One day, I overhead some visitors who had come to see their relative who was in prison speaking in Shona. I approached them and told them my story. They promised to go to Zimbabwe House to report that I was in prison. The next day, George Nyandoro came. He asked me who I was and how I had gotten to Lusaka

I explained everything and Nyandoro went to plead with the authorities so that they could release me. I was released and taken to Zimbabwe House. At Zimbabwe House I was again asked to narrate the purpose of my coming to Lusaka. I did and was told that the party had stopped giving people scholarships and was now sending people for military training. I then said, no problem. That’s how I went for military training.

SM: You were from Chivhu but when you got to Lusaka you joined Zapu. Can you tell us where this misconception that Zapu is for Ndebele people and Zanu for Shona people came from?

Cde Todhlana: Following the split of Zapu and the formation of Zanu, many people considered Zanu as a nonentity. A small splinter group. Zapu at that time was the most popular party and at this time there was nothing about Ndebele or Shona. Even in Mashonaland we knew that musangano wedu is                                                                        Zapu.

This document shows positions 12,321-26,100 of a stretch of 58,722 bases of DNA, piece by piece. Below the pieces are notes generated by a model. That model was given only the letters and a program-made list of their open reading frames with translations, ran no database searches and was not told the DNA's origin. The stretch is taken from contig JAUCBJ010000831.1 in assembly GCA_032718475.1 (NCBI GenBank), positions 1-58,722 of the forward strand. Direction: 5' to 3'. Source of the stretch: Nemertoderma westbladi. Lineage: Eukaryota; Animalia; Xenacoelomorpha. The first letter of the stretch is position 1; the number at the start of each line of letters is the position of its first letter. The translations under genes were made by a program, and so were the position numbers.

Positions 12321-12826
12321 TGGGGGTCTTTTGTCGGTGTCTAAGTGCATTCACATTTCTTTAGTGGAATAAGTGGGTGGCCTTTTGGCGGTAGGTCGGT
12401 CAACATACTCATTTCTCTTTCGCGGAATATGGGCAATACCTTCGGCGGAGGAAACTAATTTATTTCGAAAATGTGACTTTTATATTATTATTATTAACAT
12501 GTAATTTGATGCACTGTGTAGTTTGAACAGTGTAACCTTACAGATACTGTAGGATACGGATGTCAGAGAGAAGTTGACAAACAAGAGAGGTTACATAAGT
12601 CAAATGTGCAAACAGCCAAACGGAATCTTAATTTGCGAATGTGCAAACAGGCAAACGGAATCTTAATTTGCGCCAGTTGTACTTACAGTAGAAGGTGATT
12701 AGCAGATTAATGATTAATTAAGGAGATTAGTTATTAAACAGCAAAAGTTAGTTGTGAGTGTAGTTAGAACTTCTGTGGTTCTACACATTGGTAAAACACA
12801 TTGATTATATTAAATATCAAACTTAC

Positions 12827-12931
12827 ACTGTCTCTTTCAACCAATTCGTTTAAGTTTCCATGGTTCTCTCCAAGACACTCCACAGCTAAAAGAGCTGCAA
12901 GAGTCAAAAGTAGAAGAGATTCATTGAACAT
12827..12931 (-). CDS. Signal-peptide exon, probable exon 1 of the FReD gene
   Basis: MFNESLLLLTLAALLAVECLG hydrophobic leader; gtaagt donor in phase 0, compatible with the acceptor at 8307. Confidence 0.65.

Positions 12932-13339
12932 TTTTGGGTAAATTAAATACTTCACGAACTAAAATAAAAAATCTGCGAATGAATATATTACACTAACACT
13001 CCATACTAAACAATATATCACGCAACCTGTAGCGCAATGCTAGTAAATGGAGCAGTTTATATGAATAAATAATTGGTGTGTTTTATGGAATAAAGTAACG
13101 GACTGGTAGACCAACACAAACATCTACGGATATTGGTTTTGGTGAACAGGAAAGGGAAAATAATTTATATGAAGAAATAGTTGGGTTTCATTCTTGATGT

When Ndabaningi Sithole and others formed Zanu, we didn’t understand the purpose of their party. We also didn’t know the problems they had had with Nkomo and others. We were taking those who had formed Zanu as bad elements. Very bad people, dividing our struggle. They were rebels. Even here in Rhodesia, Zanu was a serious minority. In Highfield, yaingova Zapu.

SM: Let’s go back to Zimbabwe House in Lusaka.

Cde Todhlana: Like I told you, I was told kuti the party was focusing on building an army to fight the liberation struggle. In April 1967 I selected to join a group of about 28 comrades who were earmarked to go for military training in Soviet Union. We flew to Moscow. In Moscow we were told that we would be taught political science and then military science. We were supposed to be there for one and half years. We were taught about Karl Max, Lenin and that country’s October 17 Revolution, the Bolsheviks Revolution.

SM: Who are some of the comrades you were with?

Cde Todhlana: Hey, I can’t remember most of them but I know that our leader was Cde Zex Mhlanga. There was Cde Freedom who was from Marondera and others. After about six months, we were then allowed to go and mix with other people in Moscow. We were now being given stipends to spend. One day ndadhakwa, I said Lenin said “drink, drink and drink”, when in actual fact Lenin said “study, study and study”.